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# 214 Class Note for STAT 30100 with Professor Zhao at Purdue

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Date Created: 02/06/15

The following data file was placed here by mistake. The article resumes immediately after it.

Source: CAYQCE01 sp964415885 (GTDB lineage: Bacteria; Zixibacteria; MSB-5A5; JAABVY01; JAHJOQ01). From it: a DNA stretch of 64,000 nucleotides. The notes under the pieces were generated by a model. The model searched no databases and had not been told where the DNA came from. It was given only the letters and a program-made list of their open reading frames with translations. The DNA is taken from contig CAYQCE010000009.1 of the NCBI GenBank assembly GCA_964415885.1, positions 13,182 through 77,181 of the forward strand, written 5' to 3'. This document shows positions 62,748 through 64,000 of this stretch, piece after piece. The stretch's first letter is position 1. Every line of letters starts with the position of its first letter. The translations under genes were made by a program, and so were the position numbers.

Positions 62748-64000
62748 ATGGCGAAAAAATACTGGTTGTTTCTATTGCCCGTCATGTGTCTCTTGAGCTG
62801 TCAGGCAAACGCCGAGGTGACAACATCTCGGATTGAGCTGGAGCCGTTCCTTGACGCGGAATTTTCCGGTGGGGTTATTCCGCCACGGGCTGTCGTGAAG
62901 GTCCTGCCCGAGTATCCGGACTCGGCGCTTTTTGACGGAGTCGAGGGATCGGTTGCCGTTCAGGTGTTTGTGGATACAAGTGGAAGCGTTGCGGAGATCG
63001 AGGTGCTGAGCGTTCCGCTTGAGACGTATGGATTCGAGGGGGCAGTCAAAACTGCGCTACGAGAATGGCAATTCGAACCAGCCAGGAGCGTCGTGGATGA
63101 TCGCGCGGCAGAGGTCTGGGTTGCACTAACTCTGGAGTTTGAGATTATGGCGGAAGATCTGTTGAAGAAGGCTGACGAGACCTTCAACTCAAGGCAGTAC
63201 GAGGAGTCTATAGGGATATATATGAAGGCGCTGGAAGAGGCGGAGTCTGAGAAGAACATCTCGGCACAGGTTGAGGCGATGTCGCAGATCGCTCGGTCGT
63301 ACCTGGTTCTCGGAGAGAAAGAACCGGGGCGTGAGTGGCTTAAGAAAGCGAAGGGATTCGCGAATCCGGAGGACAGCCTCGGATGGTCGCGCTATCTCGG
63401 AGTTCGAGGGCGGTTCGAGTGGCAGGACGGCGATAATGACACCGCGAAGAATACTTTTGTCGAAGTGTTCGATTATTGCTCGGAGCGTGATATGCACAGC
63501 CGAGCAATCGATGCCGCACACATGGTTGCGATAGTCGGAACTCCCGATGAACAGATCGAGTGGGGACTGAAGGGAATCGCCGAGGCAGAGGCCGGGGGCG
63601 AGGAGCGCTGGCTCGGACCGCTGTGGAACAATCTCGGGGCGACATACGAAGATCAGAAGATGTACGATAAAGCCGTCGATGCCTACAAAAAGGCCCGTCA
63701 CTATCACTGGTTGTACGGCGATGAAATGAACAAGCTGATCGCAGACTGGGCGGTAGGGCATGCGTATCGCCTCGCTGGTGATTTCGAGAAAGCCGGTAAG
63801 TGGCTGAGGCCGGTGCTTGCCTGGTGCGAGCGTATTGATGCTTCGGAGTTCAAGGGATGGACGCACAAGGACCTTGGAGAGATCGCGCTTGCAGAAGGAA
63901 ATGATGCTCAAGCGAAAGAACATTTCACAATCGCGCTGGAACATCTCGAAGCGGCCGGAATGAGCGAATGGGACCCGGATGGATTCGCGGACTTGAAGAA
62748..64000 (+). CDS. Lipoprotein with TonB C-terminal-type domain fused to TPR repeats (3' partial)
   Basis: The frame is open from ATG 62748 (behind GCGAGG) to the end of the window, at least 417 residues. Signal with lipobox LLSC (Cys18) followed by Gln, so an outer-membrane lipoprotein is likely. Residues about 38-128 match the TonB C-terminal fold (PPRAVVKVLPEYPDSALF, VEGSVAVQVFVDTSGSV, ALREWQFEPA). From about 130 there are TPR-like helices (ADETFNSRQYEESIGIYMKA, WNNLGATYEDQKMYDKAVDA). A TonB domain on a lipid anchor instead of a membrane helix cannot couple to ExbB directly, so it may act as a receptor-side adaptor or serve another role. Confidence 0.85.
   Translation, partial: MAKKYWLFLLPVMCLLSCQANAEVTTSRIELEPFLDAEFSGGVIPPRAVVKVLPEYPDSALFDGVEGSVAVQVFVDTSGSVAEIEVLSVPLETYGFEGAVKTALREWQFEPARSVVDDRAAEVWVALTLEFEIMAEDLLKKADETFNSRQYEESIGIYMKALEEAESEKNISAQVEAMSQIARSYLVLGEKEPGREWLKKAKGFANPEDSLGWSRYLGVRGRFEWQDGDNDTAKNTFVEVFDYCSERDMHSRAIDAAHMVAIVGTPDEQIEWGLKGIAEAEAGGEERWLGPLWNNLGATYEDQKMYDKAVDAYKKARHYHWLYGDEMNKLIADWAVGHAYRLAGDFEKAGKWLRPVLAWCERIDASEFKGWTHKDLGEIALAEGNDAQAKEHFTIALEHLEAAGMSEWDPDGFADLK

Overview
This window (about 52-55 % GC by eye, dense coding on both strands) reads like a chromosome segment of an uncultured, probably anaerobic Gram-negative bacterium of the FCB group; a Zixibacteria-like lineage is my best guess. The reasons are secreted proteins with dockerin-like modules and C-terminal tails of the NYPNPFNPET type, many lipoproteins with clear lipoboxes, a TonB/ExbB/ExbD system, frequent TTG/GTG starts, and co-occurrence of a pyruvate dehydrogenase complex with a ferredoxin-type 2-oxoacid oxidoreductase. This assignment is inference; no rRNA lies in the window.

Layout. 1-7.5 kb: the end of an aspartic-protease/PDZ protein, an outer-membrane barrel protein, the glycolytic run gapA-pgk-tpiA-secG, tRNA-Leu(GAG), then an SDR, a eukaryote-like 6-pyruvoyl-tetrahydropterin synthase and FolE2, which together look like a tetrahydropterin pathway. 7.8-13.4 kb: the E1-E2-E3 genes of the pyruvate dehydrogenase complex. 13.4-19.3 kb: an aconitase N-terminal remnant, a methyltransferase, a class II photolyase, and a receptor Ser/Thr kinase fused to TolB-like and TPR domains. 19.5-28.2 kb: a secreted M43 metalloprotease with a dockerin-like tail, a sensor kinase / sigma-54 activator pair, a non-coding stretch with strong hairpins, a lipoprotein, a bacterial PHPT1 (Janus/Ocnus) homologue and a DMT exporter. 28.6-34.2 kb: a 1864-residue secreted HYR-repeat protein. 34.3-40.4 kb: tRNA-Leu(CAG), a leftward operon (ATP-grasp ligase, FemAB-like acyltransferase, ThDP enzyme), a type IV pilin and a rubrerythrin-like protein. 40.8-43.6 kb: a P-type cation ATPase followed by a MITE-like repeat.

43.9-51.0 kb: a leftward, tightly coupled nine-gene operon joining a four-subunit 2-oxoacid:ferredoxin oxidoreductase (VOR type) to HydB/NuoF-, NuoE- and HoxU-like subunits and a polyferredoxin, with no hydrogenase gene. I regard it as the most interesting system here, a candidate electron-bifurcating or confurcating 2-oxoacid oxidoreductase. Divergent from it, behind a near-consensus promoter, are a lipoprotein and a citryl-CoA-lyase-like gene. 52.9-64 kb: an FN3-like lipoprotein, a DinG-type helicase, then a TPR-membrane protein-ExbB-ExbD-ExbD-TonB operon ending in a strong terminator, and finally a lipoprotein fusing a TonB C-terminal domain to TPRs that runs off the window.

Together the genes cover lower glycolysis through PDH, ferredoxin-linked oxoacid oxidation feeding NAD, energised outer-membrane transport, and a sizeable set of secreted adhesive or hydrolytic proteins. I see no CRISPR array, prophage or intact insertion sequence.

Chapter 11 Multiple Regression Multiple Regression is what you use when you have 2 or more quantitative explanatory variables which will be used to predict another quantitative response variable Simple Linear Regression Chapters 2 and 10 is used when you have just 1 quantitative explanatory variable and 1 quantitative response variable For simple linear regression Chapters 2 and 10 our statistical model was y u ag 8 In the multiple regression Chapter 11 our statistical model is y1 o 1x11 2x21m pxpl 8 where you have p explanatory variables Just because you have data for several x variables doesn t mean that all the x variables are important enough to go in your model We must do a multiplestep procedure to decide which x variables are the most important when describing y So what do we do when we have multiple x variables 1 Look at the variables individually 0 Means standard deviations minimums and maximums outliers if any stem plots or histograms are all good ways to show what is happening with your individual variables 0 In SPSS Analyze Descriptive Statistics Explore 2 Look at the relationships between the variables using the correlation and scatter plots 0 In SPSS Analyze Correlate Bivariate Put all your variables all the x s and y into the variables box and hit 0k 0 The higher the Pearson Correlation between 2 variables the better and the lower the Sig 2tailed the better The PValue Sig is the result of the test H0 p 0 vs Ha p at 0that we did in chapter 10 0 Which are the stronger relationships between an x and the y Which are the stronger x tox relationships 0 Look at scatter plots between each pair of variables too you will look at a LOT of graphs 0 We are only interested in keeping the variables which had strong correlations 3 Do a regression using the variables you decided were imp01tant from part 2 o This will include an ANOVA table and coef cient output like what we saw in Chapter 10 We had ANOVA results for simple linear ANOVA Table for Multiple Regression regression in Ch 10 00 but Since we only had one i we didn t need to use it ANOVA SS df MS F Signi cance Regression SSM DFMp MSMSSMIDFM MSMMSE Pvalue Residual SSE DFEnp 1 MSESSEDFEs2 Total SST DFTn1 MSTSSTDFT s estimate for the standard deviation JMSE Analysis of Variance F Test In the multiple regression model the hypothesis H05 2 p0 Ha Not 2 m0 Ha means at least one 0 We can t tell how many are regression coefficients are not 0 at this point We need to do ttests to be more speci c Think back We did Bonferroni multiple comparisons t tests ifwe could reject the null hypothesis in a One way ANOVA F test If we reject H g basically we have determined that this problem is worthy of further study 0 Even if the Pvalue Sig is small you need to look at R2 If the R2 is small it means the model variables you are using does not do a very good job of explaining the variation in y 0 You can get a fitted regression equation from the estimates for bj in the SPSS output at this point 0 The SPSS output will also include con dence intervals t test statistics and respective P values for the respective individual bj o The degrees of freedom we will use for the ttests will be npl where n is the of subjects we study p is the of explanatory variables 0 Con dence Intervals for individual b j ifFSEbJ 95 CI given to you in SPSS J 0 To test Ho 0 for an individual variable use the t statistict 17 given to you in SPSS Interpretation of Results Sometimes variables that are significant by themselves may not be signi cant when other variables are included too The signi cance tests for individual regression coef cients assess the signi cance of each predictor variable assuming that all other predictors are included in the regression equation Residuals Use residuals to help determine whether the multiple regression model is appropriate for the data Use several residual plots since there are several explanatory variables Plot residuals vs each of the explanatory variables and vs f Look for outliers in uential observations evidence of a nonlinear relation and anything else unusual Use a normal probability plot to determine that the residuals are normally distributed Look for your points to make an increasing line Re lling the Model Try deleting the variable with the largest Pvalue then rerun the regression Check to see if R2 s Pvalue from Ftest individual t statistics change much 0 R2 should be as high as possible or at least not drop drastically when you remove a variable 0 The standard deviation s should be as small as possible o The Ftest statistic from ANOVA should get bigger and the Pvalue from the ANOVA Ftest should get smaller 0 Any variables left in the equation should have a signi cant Pvalue from their ttest of the coef cient their con dence intervals should not contain 0 unless taking out a slightly insigni cant coef cient makes the R2 and s move the wrong direction 0 Our goal is to keep only the variables which are the most useful to us Get rid of any excess variables but balance removing insigni cant variables with the change that has on the whole model How do we know which variables should be included in our model and which should not Procedure 1 Start with a model that contains all your explanatory variables with strong correlations run the regression and then remove one at a time whichever variables aren t signi cant from the ttest untill you nd that your R2 starts to decrease too rapidly or your s goes up too rapidly You may end up leaving in one or more variables which are not signi cant on their own You just have to see what removing them does to the whole model This is the procedure that we will follow in the lecture notes and that you should use for this class Procedure 2 Start with a model that contains only one explanatory variable and add one variable at a time till you nd that your R2 is no longer increasing rapidly Sometimes there may be more than one appropriate choice for your model The most important thing is to be able to explain why you chose the model you did Not every model is as easy to de ne as the one in the CHEESE example below Example Exercises 1143 1 151 As cheddar cheese matures a variety of chemical processes take place The taste of mature cheese is related to the concentration of several chemicals in the nal product In a study of cheddar cheese from the La Trobe Valley of Victoria Australia samples of cheese were analyzed for their chemical composition and were subjected to taste tests Data for one type of cheesemanufacturing processes appears in below The variable Case is used to number the observations from 1 to 30 Taste is the response variable of interest The taste scores were obtained by combining the scores from several tasters Three chemicals whose concentrations were measured were acetic acid hydrogen sul de and lactic acid For acetic acid and hydrogen sul de natural log transformations were taken Thus the explanatory variables are the transformed concentrations of acetic acid Acetic and hydrogen sul de H28 and the untransformed concentration of lactic acid Lactic Case Taste Acetic H23 Lactic 1 123 4543 3135 086 2 209 5159 5043 153 3 39 5366 5438 157 4 479 5759 7496 181 5 56 4663 3807 099 6 259 5697 7601 109 7 373 5892 8726 129 8 219 6078 7966 178 9 181 4898 385 129 10 21 5242 4174 158 11 349 574 6142 168 12 572 6446 7908 19 13 07 4477 2996 106 14 259 5236 4942 13 15 549 6151 6752 152 16 409 6365 9588 174 17 159 4787 3912 116 18 64 5412 47 149 19 18 5247 6174 163 20 389 5438 9064 199 21 14 4564 4949 115 22 152 5298 522 133 23 32 5455 9242 144 24 567 5855 10199 201 25 168 5366 3664 131 26 116 6043 3219 146 27 265 6458 6962 172 28 07 5328 3912 125 29 134 5802 6685 108 30 55 6176 4787 125 a For each of the 4 variables in the CHEESE data set find the mean median standard deViation and IQR Display each distribution by means of a stemplot Descriptives I Statistic Std Error Taste Mean 24533 29678 95 Confidence Lower Bound 13463 Interval for Upper Bound Mean 30603 5 Trimmed Mean 24052 Median 20950 Variance 264237 Std Deviation 162554 Minimum 7 Maximum 572 Acetic H28 Lactic Range Interquartile Range Mean 95 Confidence Lower Bound Interval for U er Bound Mean pp 5 Trimmed Mean Median Variance Std Deviation Minimum Maximum Range Interquartile Range Mean 95 Confidence Lower Bound Interval for U er Bound Mean pp 5 Trimmed Mean Median Variance Std Deviation Minimum Maximum Range Interquartile Range Mean 95 Confidence Lower Bound nterva for U er Bound Mean pp 5 Trimmed Mean Median Variance Std Deviation Minimum Maximum Range Interquartile Range 565 246 549803 528486 571120 550043 542500 326 570878 4477 6458 1 981 713 594177 514758 673596 587765 532900 4524 2126879 2996 10199 7203 3766 1 4420 1 3287 1 5553 14407 14500 092 30349 86 201 115 46 104228 388313 05541 Taste Stem and Leaf Plot Frequency Stem amp Leaf 500 0 00556 900 1 123455688 600 2 011556 500 3 24789 200 4 07 300 5 467 Acetic Stem and Leaf Plot Frequency Stem amp Leaf 100 4 4 500 4 55678 1100 5 12222333444 600 5 677888 700 6 001134 H25 Stem and Leaf Plot Frequency Stem amp Leaf 100 2 9 700 3 1268899 500 4 17799 300 5 024 500 6 11679 400 7 4699 100 8 7 300 9 025 100 10 1 Lactic Stem and Leaf Plot Frequency Stem amp Leaf 200 0 89 1500 1 000112222333444 1200 1 555566777899 100 2 0 b Make a scatterplot for each pair of variables in the CHEESE data set you will have 6 plots Describe the relationships Calculate the correlation for each pair of variables and report the PValue for the test of zero population correlation in each case I Taste Taste Pearson 1 39 Correlation Sig 2tailed N 30 Acetic Pearson H Correlation 39550 Sig 2tailed 002 N 30 H25 Pearson H H Correlation 39756 39618 Sig 2tailed 000 000 Correlation is N 30 30 significant at the LaCtic Pearson H H 001 level 2 Correlation 39704 39604 tailed Sig 2tailed 000 000 N 30 30 o O o 00 go 0 O o O 00 O 9 o 0 lt9 0 0 960 0 a 0 oo 0 9 We 95 0 an 0 90 0 000 00 O 0 CO 0 O O 3 a 0 00 Q 0 0c 0 g o O o 3 c o o Cb r of 93 0amp6 0 8 0 08 98 c3 0 019 0 08 m 3 38 3 o g A 00 o I o g 0 0530 6 0 8 0 mo O O o 8 00 o L 8 Cbng C9358 o 3 6 00c9 0 0 o o 3 o no 00 mo 0 W o g 9 O 00 00 0 0 Acetic Taste H23 Lactic c Perform a multiple regression using the explanatory variables which look important at this point Give the tted regression equation Model Summary Adjusted R Std Error of Model R R Square Square the Estimate 1 807a 652 612 101307 a Predictors Constant Lactic Acetic H2S ANOVAb Sum of Model Squares df Mean Square F Sig 1 Regression 4994476 3 1664825 16221 000a Residual 2668411 26 102631 Total 7662887 29 a Predictors Constant Lactic Acetic H2S b Dependent Variable Taste Coefficientsquot Unstandardized Standardized Coef cients Coef cients 95 Con dence Interval for B Model B Std Error Beta t Sig Lower Bound Upper Bound 1 Constant 28877 19735 1463 155 69444 11690 H28 3912 1248 512 3133 004 1346 6478 Lactic 19671 8629 367 2280 031 1933 37408 Acetic 328 4460 012 073 942 8839 9495 3 Dependent Variable Taste d State your hypotheses for an ANOVA F test give the test statistic and its P value and state your conclusion e Report the t statistics and Pvalues for the tests of the regression coefficients of your explanatory variables What conclusions do you draw from these tests Give the 95 con dence intervals for the regression coefficients of your explanatory variables Do any of the intervals contain the point 0 This should verify your answer to part e g h What is the value of s the estimator for standard error of the model What percent of variation in taste is explained by these explanatory variables One variable looks like a good candidate to be dropped Which one is it Try running the multiple regression again without this variable Look at parts c through h again Model Summary Adjusted R Std Error of Model R R Square Square the Estimate 1 807a 652 626 99424 a Predictors Constant Lactic H2S ANOVAb Sum of Model Squares df Mean Square F Sig 1 Segressw 4993921 2 2496961 25260 000a ReSidual 2668965 27 98851 Total 7662887 29 a Predictors Constant Lactic H2S b Dependent Variable Taste Coefficientsa Standard ized Unstandardized Coefficie 95 Confidence Model Coefficients nts t Sig Interval for B Lower Upper B Std Error Beta Bound Bound 1 Constant 27592 8982 3072 005 46021 9163 H28 3946 1136 516 3475 002 1616 6277 Ladic 19887 7959 371 2499 019 3557 36218 a Dependent Variable Taste What changed What stayed the same or improved 10 Original all 3 New only H28 and Change explanatory Lactic variables R 652 652 5 101307 99424 F Pvalue 16221 0 25260 0 Insigni cant Acetic None explanatory variables j Now look at a residual plot for each of the variables you still have in the model Do a normal probability plot too anmmmm mm ummmm mm m Unslandardixed mam k 11 9 mm a n g g m a 0 um H mm a Nam nu Shimmum Ruml maul mm mm Emma Bum m Dasaxed Bum m Using the better model predict the taste for an H2S4 and Lactic1